"There is much concern in marine science that coral reefs are reaching their 'tipping point'," said John Burt, marine biologist and NYU Abu Dhabi assistant professor of practice of biology, "when anthropogenic activities will push reefs from being diverse areas dominated by corals to low-diversity, low-abundance ecosystems dominated instead by algae."
Such is the focus of Burt's latest paper — coauthored with four other scientists — which discusses the devastating impacts that algal blooms (such as red tide) can have on reef coral and fish communities.
Using the Gulf of Oman for their studies, the scientists discovered in 2008 that a large-scale algal bloom measuring more than 500 square kilometers practically decimated the coral and substantially reduced the "abundance, richness and trophic diversity of the associated coral reef fish communities." And while the threat hits close to home, Burt explained that this only demonstrates the emerging threat to reefs worldwide. "Our prediction," he said, "is that such events will occur with increasing frequency in the coming decades."
So what can be done to reduce or stop the spread of these harmful algal blooms? Because it is suspected that the algae is being transported in ship ballast water — molecular work by Burt's colleagues has indicated that the species that caused the red tide in Fujairah was closely related to a strain occurring in the eastern United States and Malaysia — ships "would need to be fitted with chemical or mechanical systems to sterilize the water," said Burt. "However, the success of such systems will rely very heavily on the regulations and compliance mechanisms that are in place, and managing this will be incredibly complex in this region as a result of the high volume and global nature of ship traffic."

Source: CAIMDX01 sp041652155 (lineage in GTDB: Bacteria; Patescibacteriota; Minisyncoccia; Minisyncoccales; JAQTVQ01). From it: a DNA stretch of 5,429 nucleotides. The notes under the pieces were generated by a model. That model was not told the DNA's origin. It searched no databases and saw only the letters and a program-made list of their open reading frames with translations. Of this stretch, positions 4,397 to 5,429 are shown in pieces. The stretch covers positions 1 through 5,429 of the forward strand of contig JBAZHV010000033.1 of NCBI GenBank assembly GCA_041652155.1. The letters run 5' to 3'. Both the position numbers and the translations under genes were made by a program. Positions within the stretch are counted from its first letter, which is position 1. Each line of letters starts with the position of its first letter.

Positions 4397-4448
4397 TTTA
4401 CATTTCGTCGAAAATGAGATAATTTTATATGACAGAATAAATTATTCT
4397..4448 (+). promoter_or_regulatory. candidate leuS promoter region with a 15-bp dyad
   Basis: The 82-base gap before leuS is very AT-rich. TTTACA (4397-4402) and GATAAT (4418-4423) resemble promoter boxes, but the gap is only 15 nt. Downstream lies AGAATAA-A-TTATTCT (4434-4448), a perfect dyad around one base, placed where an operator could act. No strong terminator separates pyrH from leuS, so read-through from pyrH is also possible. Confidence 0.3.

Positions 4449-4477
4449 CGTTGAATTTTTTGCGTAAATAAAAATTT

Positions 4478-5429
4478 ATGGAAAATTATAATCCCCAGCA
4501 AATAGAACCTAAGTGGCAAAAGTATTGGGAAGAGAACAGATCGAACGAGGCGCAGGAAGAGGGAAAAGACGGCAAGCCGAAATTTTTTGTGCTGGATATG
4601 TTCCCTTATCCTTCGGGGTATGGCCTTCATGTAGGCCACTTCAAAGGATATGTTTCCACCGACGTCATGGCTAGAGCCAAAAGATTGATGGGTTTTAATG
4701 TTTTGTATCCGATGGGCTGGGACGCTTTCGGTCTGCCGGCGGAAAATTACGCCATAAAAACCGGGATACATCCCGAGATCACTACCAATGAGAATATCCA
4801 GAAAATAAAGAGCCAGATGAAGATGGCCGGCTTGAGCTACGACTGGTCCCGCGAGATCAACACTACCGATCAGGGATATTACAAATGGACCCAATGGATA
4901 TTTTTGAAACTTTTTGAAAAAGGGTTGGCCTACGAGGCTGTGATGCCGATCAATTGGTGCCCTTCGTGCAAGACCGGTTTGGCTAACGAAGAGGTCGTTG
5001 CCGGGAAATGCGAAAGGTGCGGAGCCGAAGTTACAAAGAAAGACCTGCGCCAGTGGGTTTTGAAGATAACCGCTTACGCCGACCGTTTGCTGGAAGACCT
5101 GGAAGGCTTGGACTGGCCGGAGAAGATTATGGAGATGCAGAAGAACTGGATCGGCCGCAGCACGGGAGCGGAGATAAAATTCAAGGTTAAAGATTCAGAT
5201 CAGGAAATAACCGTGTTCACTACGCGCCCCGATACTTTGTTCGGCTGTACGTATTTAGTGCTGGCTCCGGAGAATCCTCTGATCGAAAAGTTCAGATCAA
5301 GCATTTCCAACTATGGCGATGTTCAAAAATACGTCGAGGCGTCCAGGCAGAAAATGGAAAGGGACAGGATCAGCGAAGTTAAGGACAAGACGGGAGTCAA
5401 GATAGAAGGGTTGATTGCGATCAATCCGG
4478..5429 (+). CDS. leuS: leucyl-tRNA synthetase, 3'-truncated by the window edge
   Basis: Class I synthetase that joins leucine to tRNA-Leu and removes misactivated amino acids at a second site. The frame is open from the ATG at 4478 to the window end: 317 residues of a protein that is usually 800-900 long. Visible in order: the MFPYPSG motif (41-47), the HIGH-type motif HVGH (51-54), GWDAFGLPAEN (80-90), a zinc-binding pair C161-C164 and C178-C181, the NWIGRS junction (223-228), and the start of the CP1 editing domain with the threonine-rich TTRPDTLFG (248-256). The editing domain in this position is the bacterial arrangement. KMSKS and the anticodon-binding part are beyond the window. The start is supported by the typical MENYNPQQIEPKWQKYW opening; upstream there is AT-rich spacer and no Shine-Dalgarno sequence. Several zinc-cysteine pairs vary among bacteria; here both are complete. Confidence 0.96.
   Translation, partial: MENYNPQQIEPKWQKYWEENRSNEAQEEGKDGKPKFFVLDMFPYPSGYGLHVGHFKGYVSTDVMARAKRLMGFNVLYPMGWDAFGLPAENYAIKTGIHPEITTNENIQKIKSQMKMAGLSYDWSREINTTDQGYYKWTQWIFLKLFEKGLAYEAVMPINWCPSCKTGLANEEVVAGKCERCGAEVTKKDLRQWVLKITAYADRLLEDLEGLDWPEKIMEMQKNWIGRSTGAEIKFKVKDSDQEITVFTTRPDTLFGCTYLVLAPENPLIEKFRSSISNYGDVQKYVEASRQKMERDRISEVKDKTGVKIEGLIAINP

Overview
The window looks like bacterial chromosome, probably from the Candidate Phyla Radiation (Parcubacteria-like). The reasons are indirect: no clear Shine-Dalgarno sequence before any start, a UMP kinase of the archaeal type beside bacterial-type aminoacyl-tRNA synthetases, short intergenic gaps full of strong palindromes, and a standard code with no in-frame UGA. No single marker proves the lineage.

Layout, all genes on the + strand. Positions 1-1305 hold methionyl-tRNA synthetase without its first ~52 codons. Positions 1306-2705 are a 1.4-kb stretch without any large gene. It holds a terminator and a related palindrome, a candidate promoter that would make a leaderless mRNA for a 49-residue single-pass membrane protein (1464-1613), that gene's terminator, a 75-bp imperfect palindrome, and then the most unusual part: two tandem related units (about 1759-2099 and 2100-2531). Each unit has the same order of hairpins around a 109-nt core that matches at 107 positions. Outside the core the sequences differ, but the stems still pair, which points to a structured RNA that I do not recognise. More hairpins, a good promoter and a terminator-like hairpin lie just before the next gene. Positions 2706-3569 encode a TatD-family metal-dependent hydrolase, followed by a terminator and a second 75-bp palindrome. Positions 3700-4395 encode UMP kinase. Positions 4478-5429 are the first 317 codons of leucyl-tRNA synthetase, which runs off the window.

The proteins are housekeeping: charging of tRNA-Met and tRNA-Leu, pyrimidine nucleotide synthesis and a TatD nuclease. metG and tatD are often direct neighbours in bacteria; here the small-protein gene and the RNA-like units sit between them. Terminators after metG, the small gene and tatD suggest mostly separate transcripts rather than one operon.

Unfortunately, there are other environmental pressures wreaking havoc on coral reef communities and their ecosystems. According to Burt, coastal development and climate change "are already taking their toll." As discussed in a number of his papers — including Fish communities on the world's warmest reefs: What can they tell us about impacts of a climate change future? and The growing need for sustainable ecological management of marine communities of the Persian Gulf — these environmental threats are all too real. "Recent estimates indicate that a fifth of all coral reefs have been effectively lost as a result of such activities, and a further third are categorized as threatened," said Burt. "Given their biological and economic importance, this concerns me."
On a personal level, Burt worries that his young daughter will not have the opportunity to experience the beauty of the reefs, something he fell in love with after a diving course 12 years ago. Since then he hasn't looked back.